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Issue 11 EDITOR IN CHIEF Susan Hesselgrave, AICI FLC MANAGING EDITOR Thea Wood, AICI FLC VP COMMUNICATIONS Coca Sevilla, AICI CIP VP BUSINESS DEVELOPMENT Imogen Lamport, AIC CIP FEATURED CONTRIBUTORS Delby Bragais, AICI CIP Pamela Judd, AICI CIP Liliana de Luna Susan Hesselgrave, AICI FLC Debra Lindquist, MA, AICI CIP Lynne Marks, AICI CIM Catherine Scholze Jane Seaman, AICI CIP Karen Tsuo, AICI CIP Nadia Valdivieso Thea Wood, AICI FLC PROOFREADERS Bernie Burson, AICI FLC Beth Yvette Strange, AICI CIP LAYOUT Limb Design AICI GLOBAL is produced quarterly by Association of Image Consultants International, a nonprofit dedicated to advancing the level of professionalism and enhancing the recognition of image consultants. AICI GLOBAL promotes AICI’s ideas, activities, interests and goals to its members. Responsibility is not assumed for the opinions of writers or other articles. AICI GLOBAL does not endorse or guarantee the products and services it advertises. 2015© Association of Image Consultants International. All rights reserved. No part of this online publication may be duplicated or reproduced without permission from the publisher. While every effort is made to ensure accuracy of information included in the magazine at the time of publication, the publisher shall not be liable for damages arising from errors or omissions.
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FEATURE President’s Letter.................................................................7 AICI Reaches Out to the Future..........................................8 Telling Our Story...............................................................10 From the Emancipation Proclamation to Today: 150 Years of Struggle for Equal Rights............................14 Member Spotlight: Sue Jacobs...........................................16 The Power of Pro Bono.....................................................21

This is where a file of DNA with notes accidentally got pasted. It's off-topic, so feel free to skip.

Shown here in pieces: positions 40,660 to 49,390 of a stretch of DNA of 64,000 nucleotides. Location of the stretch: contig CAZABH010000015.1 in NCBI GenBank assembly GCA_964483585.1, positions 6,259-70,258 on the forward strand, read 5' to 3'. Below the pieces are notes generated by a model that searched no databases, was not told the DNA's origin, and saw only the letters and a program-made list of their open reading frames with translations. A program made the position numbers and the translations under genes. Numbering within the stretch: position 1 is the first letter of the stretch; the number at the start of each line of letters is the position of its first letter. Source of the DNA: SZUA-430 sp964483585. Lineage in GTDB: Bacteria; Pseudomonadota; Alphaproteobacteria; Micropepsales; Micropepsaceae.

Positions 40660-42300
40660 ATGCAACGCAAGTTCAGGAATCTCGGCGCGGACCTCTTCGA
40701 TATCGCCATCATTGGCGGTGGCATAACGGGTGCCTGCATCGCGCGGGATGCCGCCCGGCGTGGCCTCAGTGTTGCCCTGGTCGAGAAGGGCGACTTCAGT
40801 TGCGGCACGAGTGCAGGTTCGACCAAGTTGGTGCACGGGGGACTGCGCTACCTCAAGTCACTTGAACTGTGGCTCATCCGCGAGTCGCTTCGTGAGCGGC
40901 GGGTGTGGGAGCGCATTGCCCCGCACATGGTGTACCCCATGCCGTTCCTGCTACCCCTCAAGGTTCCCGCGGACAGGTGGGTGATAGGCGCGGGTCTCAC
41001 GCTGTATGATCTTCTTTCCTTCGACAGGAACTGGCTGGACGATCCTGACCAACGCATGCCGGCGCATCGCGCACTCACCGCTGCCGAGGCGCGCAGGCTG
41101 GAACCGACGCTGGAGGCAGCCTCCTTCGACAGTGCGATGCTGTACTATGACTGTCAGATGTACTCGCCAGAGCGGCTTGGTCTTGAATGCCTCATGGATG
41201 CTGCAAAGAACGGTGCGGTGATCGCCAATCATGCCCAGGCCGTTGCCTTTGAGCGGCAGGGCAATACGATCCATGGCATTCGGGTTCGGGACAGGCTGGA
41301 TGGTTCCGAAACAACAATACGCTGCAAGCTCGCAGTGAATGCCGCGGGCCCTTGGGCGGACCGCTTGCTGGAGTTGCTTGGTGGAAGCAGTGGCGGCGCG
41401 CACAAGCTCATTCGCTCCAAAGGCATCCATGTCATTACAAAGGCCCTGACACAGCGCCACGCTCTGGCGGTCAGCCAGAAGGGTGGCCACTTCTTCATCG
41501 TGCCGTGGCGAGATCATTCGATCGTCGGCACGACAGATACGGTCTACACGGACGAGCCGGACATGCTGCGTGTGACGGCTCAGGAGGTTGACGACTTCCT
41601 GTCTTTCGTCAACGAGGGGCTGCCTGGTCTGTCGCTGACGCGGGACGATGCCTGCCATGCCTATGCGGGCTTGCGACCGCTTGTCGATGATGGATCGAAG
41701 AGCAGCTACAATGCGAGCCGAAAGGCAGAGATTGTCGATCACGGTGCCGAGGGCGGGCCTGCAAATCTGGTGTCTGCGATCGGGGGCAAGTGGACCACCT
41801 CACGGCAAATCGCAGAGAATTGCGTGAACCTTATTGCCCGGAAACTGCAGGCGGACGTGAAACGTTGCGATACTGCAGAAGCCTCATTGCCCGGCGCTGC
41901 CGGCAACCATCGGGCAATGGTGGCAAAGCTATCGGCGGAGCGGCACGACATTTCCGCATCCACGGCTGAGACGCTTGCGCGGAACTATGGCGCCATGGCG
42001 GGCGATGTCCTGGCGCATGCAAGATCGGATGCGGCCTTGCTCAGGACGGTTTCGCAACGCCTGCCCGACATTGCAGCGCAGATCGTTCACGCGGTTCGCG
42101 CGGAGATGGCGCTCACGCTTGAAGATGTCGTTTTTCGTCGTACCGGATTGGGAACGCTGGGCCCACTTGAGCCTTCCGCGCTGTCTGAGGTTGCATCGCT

Inside This Issue
COMMUNICATIONS Executive Presence...........................................................23
CONFERENCE Global Conference Speakers.............................................25 Catapult Your Career at Conference..................................26
Fabulous at Any Size..........................................................29 Seven Decades of American Style......................................30
BETWEEN US AICI City Circles:The Shortest Distance Between Two Points.......................................................36 AICI’s Newest Certified Image Master: Sarah Hathorn.................................................................38 Certification News: AICI Malaysia Chapter Hosts Paper FLC Exam.............................................................38 Upcoming Events..............................................................39